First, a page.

Any fruit is welcome in my house, Miss Jax loves watermelon, plums, honeydew and pears.

Another fantastic snack I’ve discovered can be found at Trader Joe’s: Cinnamon Apple Snack Sticks. Unlike fruit, these are completely portable and mess-free. I give Jax one for each hand when we head out and I watch her munch quietly in the safety mirror. They have 7g of fat, 100mg of sodium and 4g of sugar per serving – but get this, a serving size is 38 sticks! And while my girl is a hearty eater, she is completely satisfied with 4-6 sticks at a time, so the sodium and sugar doesn’t bother me at all. These crispy, lightly sweet sticks are hollow and very airy so they soften and dissolve quickly, reducing my anxiety over choking hazards. Another plus is that I like them too; I find them slightly addictive and come much closer to eating 38 than she does!

Of course, I also buy the just-for-baby snacks like Happy Baby Munchies (her favorite is the broccoli, kale cheddar flavor), Happy Baby Creamies and Plum Organics puffs and melts, but I do like to talk to other moms about what they like to give their children.

Tell me what kinds of snacks and treats you feel good about giving your munchkins. I’m always on the lookout for new tastes to introduce.


logoI’m drawing the winner for the Freshly Picked moccs tomorrow night! Be sure to get your comment in on last Friday’s post before it’s too late. These moccasins are just too cute.


“What’s in your mouth?” That is a question frequently asked of Miss Jax.

She’s our human Hoover. I vacuum at least once a day (usually twice) and she still manages to find some speck or crumb to put in her mouth. I bring her in the bathroom while I shower and when I take a peek at what she’s up to, more often than not, she’s got wet toilet paper on her chin, a clue of what she just munched on (Charmin is her favorite).

The same goes when we’re outside – pebbles from the pool deck, grass, leaves – mmmmm. On this particular day, at the playground, it was sand. I guess I could have intervened before it was ingested instead of taking pictures, but she’s just too cute not to photograph.

I usually manage to fish out what’s in her mouth before she actually swallows, but I shudder to think what I’ve missed. That little bugger is quick; she’s got ninja moves when it comes to the idea of eating…anything.

What kinds of crazy things has your rugrat(s) put in their mouth?


Image I’m drawing the winner of the Freshly Picked moccasins this Thursday, May 30, 2013! Don’t miss out, there’s still a few days to get your comment in for a chance to win! Check out last Friday’s post for details.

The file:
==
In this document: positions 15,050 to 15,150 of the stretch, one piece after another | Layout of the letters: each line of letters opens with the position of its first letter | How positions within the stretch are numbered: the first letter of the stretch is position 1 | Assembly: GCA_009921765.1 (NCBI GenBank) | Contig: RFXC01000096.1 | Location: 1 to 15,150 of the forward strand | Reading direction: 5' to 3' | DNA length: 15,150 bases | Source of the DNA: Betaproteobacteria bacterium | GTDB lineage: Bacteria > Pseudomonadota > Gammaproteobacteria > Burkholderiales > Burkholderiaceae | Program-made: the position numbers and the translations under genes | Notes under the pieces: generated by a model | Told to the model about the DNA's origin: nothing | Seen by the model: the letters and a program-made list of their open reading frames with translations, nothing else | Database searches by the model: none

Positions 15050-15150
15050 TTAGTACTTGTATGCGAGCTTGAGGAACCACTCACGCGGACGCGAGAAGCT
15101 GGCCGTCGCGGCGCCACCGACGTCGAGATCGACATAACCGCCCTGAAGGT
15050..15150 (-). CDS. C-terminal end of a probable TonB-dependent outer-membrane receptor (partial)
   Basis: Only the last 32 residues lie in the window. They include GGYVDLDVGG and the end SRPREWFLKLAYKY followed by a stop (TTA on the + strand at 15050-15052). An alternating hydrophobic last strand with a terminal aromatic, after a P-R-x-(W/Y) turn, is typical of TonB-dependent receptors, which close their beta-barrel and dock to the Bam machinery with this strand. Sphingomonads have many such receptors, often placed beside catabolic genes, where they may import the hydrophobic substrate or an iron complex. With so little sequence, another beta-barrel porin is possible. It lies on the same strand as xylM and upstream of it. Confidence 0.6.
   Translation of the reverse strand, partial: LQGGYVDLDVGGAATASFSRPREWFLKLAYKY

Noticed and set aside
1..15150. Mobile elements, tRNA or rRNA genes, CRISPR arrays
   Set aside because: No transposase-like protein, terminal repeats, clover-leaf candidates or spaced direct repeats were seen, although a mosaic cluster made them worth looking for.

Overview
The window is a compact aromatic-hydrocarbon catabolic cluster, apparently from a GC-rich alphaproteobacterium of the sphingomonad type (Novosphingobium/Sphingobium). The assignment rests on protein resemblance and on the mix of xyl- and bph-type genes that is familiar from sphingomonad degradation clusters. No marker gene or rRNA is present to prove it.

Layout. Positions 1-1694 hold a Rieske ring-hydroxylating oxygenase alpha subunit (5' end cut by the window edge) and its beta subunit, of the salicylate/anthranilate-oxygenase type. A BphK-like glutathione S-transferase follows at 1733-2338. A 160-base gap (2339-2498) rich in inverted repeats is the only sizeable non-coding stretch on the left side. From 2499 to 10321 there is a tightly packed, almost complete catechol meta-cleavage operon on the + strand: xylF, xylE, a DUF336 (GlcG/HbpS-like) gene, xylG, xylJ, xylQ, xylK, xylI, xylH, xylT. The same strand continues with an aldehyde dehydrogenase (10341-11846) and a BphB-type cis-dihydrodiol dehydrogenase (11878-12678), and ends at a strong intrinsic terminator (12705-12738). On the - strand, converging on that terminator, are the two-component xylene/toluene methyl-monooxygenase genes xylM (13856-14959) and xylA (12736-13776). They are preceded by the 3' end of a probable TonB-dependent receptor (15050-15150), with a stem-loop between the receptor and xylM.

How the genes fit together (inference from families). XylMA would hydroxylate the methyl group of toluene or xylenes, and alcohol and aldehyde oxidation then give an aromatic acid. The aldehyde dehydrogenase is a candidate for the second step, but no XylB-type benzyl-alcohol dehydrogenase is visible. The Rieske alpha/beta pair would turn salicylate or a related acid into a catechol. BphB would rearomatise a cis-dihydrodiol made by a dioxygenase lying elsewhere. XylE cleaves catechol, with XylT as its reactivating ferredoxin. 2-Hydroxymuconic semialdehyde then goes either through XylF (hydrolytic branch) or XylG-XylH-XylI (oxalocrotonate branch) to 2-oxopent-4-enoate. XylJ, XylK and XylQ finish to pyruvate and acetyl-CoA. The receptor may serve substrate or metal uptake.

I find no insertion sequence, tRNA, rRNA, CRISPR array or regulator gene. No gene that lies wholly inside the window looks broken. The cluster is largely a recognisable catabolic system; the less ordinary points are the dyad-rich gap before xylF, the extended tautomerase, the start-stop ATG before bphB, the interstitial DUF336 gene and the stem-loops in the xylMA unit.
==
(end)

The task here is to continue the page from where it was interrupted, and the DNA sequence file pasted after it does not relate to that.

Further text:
Sweet Simplicity


There was an impromptu swim party at Casa de Jax over the weekend. The guests brought the food and I rounded out the meal with a sweet treat. Inspired by Dessert Rosa (my favorite) from Carraba’s Italian Grill, this parfait was simple to make and a delightful fruity treat on a hot day.


Simple ingredients you may already have in your fridge and pantry. Boxed cake mix (yellow, vanilla or butter), fresh strawberries, canned crushed pineapple and vanilla pudding (There was also Cool Whip and bananas but I forgot to add it to the photo line-up).


  • Make cake according to package directions and allow to cool completely
  • Thoroughly drain the pineapple and pour the juice over the cooling cake
  • Hull and slice the strawberries
  • Make the pudding according to package directions
  • Slice the banana
  • Cut the cooled cake in to small cubes and place a few cubes into individual dessert dishes (I used plastic cups)
  • Scoop a dollop of pudding to the cake cubes
  • Add the fruit – strawberries, pineapple and bananas
  • Repeat the layers until you reach the top of the dish
  • Frost the top with the cool whip and garnish with a strawberry
  • Allow to chill at least an hour before serving
  • ENJOY!


logoDon’t forget to leave a comment on last Friday’s post for a chance to win the most adorable baby/child moccasins ever! You’re cutie pie will look fabulous rocking a pair of these stylishly hip moccs so don’t miss out!